By Larry Kline
There is a place where Havre residents can go to exercise, have fun and learn how to defend themselves: Brien's CHA-3 Kenpo Karate. Martial arts classes are led by dedicated, experienced instructors, who teach their students self-confidence, respect and discipline. The lesson is available to anyone willing to work hard and learn.
Chief instructor Frank Brien, 72, has more than 36 years of experience with Professor Tiwanak's CHA-3 Kenpo. The system is a mixture of boxing, judo, karate and jujitsu. Participants are taught how to defend themselves in street fights, and learn how to fend off knife and club attacks. The style was developed by Marino Tiwanak in Hawaii in the early 1950s.
Instructor Greg Tilleman, 42, who has been learning Kenpo for 18 years and teaching it for 11, said there are a number of reasons why people choose to walk through the gym doors for the first time. Some are simply looking for an activity. Others are looking to defend themselves. Some come to lose weight.
"There was one guy who came in here at over 500 pounds," Tilleman said. "He couldn't do a lot of high kicks, but we got him down to 230 pounds over the course of a year and a half."
Brien said female students have told him they were losing eight or nine pounds a month by practicing martial arts.
The activity is a good way for parents and children to share an experience and learn about discipline.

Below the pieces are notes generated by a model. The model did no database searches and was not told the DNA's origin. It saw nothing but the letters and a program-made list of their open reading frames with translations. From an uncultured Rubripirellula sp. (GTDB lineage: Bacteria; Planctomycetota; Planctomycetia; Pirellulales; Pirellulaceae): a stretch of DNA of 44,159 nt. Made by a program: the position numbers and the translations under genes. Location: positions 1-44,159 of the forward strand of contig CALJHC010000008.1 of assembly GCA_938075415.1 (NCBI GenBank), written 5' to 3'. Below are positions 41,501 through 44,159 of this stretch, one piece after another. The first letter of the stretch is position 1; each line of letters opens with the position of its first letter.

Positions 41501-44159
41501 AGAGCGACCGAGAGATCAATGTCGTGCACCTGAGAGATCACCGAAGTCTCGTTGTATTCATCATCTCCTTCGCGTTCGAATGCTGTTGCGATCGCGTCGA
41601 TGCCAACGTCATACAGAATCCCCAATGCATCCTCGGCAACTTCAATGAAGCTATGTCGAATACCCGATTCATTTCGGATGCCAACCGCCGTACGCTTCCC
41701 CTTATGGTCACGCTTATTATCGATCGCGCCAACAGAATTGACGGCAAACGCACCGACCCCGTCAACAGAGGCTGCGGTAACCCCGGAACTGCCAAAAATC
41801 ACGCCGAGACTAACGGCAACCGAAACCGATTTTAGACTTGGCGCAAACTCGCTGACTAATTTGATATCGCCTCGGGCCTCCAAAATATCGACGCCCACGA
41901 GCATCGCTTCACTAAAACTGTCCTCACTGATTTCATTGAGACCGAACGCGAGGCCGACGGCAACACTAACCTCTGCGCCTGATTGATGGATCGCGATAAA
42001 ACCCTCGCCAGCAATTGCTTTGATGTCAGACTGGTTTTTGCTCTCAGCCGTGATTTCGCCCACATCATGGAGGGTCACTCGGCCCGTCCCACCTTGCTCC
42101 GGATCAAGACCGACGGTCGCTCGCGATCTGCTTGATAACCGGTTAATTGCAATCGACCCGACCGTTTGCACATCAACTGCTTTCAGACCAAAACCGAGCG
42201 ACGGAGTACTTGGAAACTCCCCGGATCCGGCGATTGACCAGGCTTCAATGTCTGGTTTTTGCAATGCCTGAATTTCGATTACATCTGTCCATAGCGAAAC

Joe Woods, 29, has been in the class for about 18 months. His two sons, 10-year-old J.T. and 7-year-old Mitchell, are also in the class. He said he joined because of his children.
"It's good excercise, and it's also a good way to teach discipline," Woods said. "It's good for kids if they're willing to work out and listen. It's a good sport for parents to take up with their kids."
Brien said he has heard from school teachers who say that kids who study martial arts come to class more focused.
Instructor Shannon Howland, 39, has been learning martial arts for 18 years. Both she and Tilleman are black belts. Howland started by taking an adult defense class with her sister.
"Once we got into it, it got in our blood," she said.
Brien first learned of martial arts while stationed with the Marines in Korea. He said newcomers are often surprised at the level of work required to succeed.
"They see it on TV, or they see it in movies," Brien said. "When they come in here, it's not all peaches and cream. It turns into work."
Brien said it takes at least five or seven years for a dedicated person to rise to the level of black belt. Students progress by learning and perfecting sets of moves. They begin by learning "grab arts," which are moves used to defend against an attacker who grabs them with one or two hands. Then the students move up to defending against punches, and progress from there.
"A lot of people think there's a secret to beating someone up that's bigger than you, but it's not a secret," Howland said. "It's all practice. It's practicing a move until you're not thinking about it. It's autoreaction."
Eventually, all Kenpo students learn how to use a kahoi, a 6-inch stick. Brien said there are about 50 different moves that utilize the weapon.
"You can protect yourself with this stick," he said.
Jesse Lee, 15, said he has enjoyed learning martial arts.
"I tried out different sports and none of them worked out," he said. "I decided to do this and it's been a lot of fun."
Classes are held at the gym, located at the corner of Second Street and Fifth Avenue, on Mondays and Thursdays from 6 to 7:30 p.m. It costs $30 a month. Anyone interested in signing up can contact Tilleman at 265-6507.